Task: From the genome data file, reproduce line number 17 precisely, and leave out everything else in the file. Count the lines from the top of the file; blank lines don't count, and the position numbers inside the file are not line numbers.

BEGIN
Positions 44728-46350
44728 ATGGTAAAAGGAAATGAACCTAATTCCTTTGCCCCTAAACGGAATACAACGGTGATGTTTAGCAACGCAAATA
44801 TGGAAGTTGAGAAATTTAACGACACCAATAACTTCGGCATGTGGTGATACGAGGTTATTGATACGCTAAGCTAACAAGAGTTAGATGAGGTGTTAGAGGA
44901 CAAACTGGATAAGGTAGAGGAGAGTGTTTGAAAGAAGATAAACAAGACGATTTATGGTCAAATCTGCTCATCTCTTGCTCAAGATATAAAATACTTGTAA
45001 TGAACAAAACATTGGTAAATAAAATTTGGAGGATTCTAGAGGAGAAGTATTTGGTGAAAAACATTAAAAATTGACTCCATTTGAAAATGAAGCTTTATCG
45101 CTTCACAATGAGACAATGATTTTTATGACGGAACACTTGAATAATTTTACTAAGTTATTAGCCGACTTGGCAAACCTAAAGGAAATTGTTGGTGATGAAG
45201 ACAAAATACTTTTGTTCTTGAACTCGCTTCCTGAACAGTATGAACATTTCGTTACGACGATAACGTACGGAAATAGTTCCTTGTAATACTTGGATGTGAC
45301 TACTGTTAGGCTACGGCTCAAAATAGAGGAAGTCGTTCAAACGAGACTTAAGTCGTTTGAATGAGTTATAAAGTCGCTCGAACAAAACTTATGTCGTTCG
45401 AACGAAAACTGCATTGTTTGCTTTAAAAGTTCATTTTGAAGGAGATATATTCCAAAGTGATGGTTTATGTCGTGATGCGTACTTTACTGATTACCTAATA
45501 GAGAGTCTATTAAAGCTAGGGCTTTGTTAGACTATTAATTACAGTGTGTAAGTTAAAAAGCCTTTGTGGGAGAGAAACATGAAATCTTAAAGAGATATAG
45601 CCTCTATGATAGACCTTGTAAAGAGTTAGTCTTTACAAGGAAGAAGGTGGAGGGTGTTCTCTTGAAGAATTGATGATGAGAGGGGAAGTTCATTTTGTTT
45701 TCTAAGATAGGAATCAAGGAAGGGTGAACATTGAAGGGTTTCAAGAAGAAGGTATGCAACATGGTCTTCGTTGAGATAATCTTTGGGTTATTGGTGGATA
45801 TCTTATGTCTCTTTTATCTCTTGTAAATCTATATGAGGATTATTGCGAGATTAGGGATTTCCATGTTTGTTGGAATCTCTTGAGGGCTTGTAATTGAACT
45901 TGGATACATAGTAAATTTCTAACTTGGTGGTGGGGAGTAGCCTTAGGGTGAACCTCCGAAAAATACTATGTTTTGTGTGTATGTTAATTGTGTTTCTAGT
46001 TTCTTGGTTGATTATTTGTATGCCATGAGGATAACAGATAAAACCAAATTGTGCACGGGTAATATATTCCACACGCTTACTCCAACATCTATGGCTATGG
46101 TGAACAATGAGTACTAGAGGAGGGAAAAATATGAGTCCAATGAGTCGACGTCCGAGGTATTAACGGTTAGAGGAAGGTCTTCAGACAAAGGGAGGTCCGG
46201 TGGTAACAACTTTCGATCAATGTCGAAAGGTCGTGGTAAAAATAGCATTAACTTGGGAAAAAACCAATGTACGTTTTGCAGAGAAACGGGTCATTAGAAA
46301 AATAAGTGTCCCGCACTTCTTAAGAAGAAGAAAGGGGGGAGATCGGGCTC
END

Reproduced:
46201 TGGTAACAACTTTCGATCAATGTCGAAAGGTCGTGGTAAAAATAGCATTAACTTGGGAAAAAACCAATGTACGTTTTGCAGAGAAACGGGTCATTAGAAA